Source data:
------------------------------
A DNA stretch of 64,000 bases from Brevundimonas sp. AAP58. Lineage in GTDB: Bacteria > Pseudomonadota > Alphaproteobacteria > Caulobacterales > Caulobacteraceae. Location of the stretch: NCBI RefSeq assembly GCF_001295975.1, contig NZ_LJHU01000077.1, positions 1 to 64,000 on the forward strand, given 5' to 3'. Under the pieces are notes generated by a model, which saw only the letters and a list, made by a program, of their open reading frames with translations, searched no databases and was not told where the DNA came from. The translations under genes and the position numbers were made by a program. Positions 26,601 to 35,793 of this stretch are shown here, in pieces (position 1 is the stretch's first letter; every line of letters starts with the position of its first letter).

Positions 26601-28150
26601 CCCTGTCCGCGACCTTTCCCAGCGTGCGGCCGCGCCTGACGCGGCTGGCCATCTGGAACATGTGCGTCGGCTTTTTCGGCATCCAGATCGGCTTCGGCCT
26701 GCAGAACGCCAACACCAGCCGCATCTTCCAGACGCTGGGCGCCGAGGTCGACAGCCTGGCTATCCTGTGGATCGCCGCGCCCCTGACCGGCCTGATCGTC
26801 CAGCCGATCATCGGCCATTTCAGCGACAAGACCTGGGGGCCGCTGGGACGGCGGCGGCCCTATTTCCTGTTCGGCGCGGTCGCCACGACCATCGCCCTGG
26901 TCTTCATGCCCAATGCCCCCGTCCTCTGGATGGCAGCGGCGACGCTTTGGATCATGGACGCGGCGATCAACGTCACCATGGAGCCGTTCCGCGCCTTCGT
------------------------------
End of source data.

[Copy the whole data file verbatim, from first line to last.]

A DNA stretch of 64,000 bases from Brevundimonas sp. AAP58. Lineage in GTDB: Bacteria > Pseudomonadota > Alphaproteobacteria > Caulobacterales > Caulobacteraceae. Location of the stretch: NCBI RefSeq assembly GCF_001295975.1, contig NZ_LJHU01000077.1, positions 1 to 64,000 on the forward strand, given 5' to 3'. Under the pieces are notes generated by a model, which saw only the letters and a list, made by a program, of their open reading frames with translations, searched no databases and was not told where the DNA came from. The translations under genes and the position numbers were made by a program. Positions 26,601 to 35,793 of this stretch are shown here, in pieces (position 1 is the stretch's first letter; every line of letters starts with the position of its first letter).

Positions 26601-28150
26601 CCCTGTCCGCGACCTTTCCCAGCGTGCGGCCGCGCCTGACGCGGCTGGCCATCTGGAACATGTGCGTCGGCTTTTTCGGCATCCAGATCGGCTTCGGCCT
26701 GCAGAACGCCAACACCAGCCGCATCTTCCAGACGCTGGGCGCCGAGGTCGACAGCCTGGCTATCCTGTGGATCGCCGCGCCCCTGACCGGCCTGATCGTC
26801 CAGCCGATCATCGGCCATTTCAGCGACAAGACCTGGGGGCCGCTGGGACGGCGGCGGCCCTATTTCCTGTTCGGCGCGGTCGCCACGACCATCGCCCTGG
26901 TCTTCATGCCCAATGCCCCCGTCCTCTGGATGGCAGCGGCGACGCTTTGGATCATGGACGCGGCGATCAACGTCACCATGGAGCCGTTCCGCGCCTTCGT